Mavin Gaye’s 1971 classic “What’s Going On” begins with “Mother, mother, there’s far too many of you crying. Brother, brother there’s far too many of you dying.” Nearly 50 years later, these lyrics still ring tragically true.

Parents are still burying children instead of children burying parents. Yet, instead of these deaths occurring on foreign battlegrounds, today’s casualties come from carnage in the classroom, as automatic assault weapons bring war into the schoolhouse. Helpless parents bid final farewells to teens slaughtered in the hallways. Teachers have lost their lives in the fray of the 18 reported recent school shootings in 2018 so far.

Post-Parkland, we have lamented and entered into a grieving process filled with anger, tears, disappointment and pain. Grief is the adjustment of living with a loss. We never get over it. We adjust to it. But as we adjust to the losses, then what? Do we continue to be angry? Do we isolate ourselves from life as we once knew it? Do we act as if nothing has happened? Do we become so jaded that we feel everyone is a threat? Do we look at everyone suspiciously? Do we build bunkers and walls and arm educators with guns?

We are a community that is bound together by shared needs. If it’s Parkland today, it could be Pembroke Park tomorrow. Or it’s Miramar next week and Margate next month. We have to remind ourselves that we have a common vulnerability, and what unites us is far more than what divides us.

But what are we to do? Believers must tell the truth: There is evil in the world.

Believers must speak truth to power: No one needs nor should be entitled to an AR15 with 48 bullets in a magazine—or any other assault rifle, for that matter—to hunt.

Believers must stand for the truth: No political, financial, cultural, social or any other interest should outweigh the worth and dignity of human life.

Believers must live into the truth: We will not be overcome by evil, but we will overcome evil with good (Rom. 12:21, ESV).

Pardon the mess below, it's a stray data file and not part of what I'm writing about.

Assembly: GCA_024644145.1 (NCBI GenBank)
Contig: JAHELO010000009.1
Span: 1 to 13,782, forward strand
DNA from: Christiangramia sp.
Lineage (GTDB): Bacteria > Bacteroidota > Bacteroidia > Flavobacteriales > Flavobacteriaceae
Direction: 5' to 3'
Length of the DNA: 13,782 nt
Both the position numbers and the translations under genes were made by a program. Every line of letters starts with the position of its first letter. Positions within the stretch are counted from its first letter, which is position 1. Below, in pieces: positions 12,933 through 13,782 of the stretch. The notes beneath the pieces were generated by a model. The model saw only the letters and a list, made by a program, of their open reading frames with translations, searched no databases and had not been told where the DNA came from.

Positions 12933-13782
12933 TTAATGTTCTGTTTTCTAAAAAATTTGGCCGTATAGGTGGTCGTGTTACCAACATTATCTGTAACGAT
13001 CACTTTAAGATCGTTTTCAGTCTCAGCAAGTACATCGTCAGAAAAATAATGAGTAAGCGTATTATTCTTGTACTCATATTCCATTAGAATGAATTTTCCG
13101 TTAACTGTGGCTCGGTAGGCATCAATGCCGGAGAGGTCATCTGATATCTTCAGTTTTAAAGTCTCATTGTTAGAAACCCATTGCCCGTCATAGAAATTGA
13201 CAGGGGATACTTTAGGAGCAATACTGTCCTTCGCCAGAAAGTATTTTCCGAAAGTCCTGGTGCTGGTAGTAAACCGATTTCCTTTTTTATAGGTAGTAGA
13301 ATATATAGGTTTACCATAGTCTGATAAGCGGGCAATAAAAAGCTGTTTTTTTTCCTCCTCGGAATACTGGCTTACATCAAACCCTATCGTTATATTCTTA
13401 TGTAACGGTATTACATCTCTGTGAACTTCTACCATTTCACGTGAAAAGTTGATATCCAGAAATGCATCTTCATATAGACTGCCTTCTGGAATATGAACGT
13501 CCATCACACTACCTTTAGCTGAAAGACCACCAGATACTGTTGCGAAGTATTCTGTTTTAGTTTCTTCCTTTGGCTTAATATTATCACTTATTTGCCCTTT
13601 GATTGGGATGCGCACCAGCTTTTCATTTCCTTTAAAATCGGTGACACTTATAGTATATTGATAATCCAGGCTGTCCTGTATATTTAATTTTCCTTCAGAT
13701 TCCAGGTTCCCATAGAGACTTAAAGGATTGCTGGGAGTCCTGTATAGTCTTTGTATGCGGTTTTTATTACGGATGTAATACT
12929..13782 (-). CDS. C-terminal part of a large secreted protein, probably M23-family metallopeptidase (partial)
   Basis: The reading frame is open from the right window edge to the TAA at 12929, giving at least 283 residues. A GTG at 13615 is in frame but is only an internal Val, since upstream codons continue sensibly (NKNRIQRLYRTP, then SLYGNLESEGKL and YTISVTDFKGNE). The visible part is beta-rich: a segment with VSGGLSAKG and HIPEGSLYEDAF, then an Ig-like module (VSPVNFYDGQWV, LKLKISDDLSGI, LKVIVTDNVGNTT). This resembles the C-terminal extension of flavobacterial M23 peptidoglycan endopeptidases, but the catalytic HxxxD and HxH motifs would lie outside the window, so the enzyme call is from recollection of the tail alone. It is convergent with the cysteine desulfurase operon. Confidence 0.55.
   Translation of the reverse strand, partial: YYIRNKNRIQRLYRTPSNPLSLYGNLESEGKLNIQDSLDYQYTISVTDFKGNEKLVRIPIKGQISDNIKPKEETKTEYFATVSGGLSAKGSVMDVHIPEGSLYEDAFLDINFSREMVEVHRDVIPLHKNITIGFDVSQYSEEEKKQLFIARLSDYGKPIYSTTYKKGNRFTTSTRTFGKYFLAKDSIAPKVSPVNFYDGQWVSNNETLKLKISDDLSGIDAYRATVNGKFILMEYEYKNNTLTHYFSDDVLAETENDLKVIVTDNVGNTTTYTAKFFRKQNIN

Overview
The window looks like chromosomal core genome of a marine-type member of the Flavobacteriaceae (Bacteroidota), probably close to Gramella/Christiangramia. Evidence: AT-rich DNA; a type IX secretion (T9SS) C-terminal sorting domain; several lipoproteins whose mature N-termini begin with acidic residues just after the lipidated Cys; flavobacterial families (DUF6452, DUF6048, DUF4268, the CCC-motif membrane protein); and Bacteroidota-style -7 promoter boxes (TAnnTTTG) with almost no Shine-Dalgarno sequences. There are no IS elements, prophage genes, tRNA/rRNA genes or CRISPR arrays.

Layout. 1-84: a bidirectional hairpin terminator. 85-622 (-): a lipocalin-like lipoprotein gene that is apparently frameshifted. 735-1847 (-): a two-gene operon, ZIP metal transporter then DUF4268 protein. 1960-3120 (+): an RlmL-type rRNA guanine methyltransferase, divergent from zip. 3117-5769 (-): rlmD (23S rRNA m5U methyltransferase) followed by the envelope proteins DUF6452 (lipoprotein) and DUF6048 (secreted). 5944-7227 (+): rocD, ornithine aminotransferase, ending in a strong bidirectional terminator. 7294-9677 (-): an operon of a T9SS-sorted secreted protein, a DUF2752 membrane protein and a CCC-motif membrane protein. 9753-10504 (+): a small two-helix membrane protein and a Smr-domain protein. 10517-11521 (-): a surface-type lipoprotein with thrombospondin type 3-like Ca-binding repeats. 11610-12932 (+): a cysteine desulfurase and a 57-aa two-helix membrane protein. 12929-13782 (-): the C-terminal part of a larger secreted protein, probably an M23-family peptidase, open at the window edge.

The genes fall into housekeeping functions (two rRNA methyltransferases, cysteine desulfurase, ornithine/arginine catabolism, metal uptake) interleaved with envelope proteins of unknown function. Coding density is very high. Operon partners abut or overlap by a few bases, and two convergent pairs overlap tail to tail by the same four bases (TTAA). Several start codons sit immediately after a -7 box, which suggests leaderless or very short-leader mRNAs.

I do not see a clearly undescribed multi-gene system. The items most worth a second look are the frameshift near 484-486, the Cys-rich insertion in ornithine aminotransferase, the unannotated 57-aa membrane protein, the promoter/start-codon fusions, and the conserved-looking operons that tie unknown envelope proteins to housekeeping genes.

And we will vote our convictions. Because believers know the words and witness of our faith demand that we protect the innocent.

And, as we have seen young people themselves launch a movement against gun violence, too, we must mobilize and take action.

A tragedy has occurred, and as believers we must show the world an upside-down approach. That approach is rooted in the Kingdom of God, an alternative way of living, thinking and being. A way that extends grace even when it’s not extended to you. A way that seeks not to divide people into groups based on labels but goes out of its way to love everyone, no strings attached, no loopholes and no out-clauses.

“What’s Going On” became an instant hit, an urban anthem of protest and resistance. As Marvin once said of it, “To be truly righteous, you offer love with a pure heart, without regard for what you’ll get in return. I had myself in that frame of mind. People were confused and needed reassurance. God was offering that reassurance through his music.

Post-Parkland, people are scared, angry, fed up. Believers must live out the truth and be instruments of God’s love. You can reach us Twitter, Instagram & Facebook The Immanuel Temple I was privileged to be the instrument.”